In an interview promoting Life of the Worlds, cantor and songwriter Richard Kaplan explained that the loose and free feel of his music came from encounters with the recordings of John Coltrane, McCoy Tyner, and Elvin Jones. Listening to the album it's easy to see why Tyner himself has thrown kind words Kaplan's way. Life of the Worlds contains Jewish sacred world music from the Middle East, Andalusia, Eastern Europe, and Central Asia played by a small ensemble, often augmented by guests from around the world. Kaplan sets sacred texts and poems to traditional Jewish melodies and new compositions, or in the case of "Eyn Keloheynu," he offers a new arrangement. His love of music that is both deep and moving keeps the album from being too syrupy, and a respectful but maverick attitude makes it charmingly cosmopolitan over academic. Kaplan's excellent writing and arranging skills are matched by his passionate vocal delivery and lyrical piano playing along with some excellent interaction with his fellow musicians. Take the Afghani Jewish chant "Le'el Adir Neranenah," for example. After Kaplan's fiery vocal opens the number he blends into a radiant choir of voices with the message and mysticism coming through loud and clear. It's his combination of talent and humility that makes him so charismatic and Life of the Worlds such an appealing and illuminating listen. Add a detailed 32-page booklet and you've got an excellent package for both ethnomusicologists and novices who appreciate spiritual music.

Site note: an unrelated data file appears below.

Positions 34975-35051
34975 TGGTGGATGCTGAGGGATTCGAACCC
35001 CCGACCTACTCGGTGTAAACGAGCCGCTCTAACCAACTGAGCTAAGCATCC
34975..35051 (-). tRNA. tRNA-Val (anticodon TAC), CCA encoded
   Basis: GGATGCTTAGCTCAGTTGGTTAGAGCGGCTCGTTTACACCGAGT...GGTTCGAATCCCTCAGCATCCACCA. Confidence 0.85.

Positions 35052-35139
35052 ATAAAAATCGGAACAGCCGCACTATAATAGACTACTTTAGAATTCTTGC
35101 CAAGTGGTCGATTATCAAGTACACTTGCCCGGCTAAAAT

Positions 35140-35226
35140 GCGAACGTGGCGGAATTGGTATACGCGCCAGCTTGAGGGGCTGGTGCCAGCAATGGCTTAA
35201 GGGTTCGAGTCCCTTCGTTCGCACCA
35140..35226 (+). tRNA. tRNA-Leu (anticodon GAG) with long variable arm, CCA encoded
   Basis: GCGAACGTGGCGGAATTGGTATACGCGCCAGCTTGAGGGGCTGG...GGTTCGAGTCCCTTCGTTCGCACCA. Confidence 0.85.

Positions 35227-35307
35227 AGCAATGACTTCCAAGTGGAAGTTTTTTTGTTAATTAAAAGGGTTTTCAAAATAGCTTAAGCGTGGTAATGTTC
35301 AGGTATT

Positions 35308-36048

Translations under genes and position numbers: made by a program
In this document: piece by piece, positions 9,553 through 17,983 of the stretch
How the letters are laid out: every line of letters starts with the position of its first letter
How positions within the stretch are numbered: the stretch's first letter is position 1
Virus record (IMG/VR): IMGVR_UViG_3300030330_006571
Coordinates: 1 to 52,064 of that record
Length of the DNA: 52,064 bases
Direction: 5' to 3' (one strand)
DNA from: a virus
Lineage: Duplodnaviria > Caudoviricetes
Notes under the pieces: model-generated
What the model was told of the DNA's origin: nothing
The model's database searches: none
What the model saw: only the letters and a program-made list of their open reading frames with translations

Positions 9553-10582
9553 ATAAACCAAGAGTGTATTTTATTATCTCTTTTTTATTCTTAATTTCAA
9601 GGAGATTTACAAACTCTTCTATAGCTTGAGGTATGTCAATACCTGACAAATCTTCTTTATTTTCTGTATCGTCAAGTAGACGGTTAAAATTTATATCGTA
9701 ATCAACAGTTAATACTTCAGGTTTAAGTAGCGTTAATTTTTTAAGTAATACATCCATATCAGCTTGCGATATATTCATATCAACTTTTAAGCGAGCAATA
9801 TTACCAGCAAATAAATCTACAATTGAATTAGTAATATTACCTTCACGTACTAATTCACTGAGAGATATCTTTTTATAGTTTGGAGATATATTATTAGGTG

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AllMusic Review by David Jeffries
Ha'aderet Veha'emunah - LeKjay Olamim (The Magnificence and the Faithfulness - To the Life of the Worlds)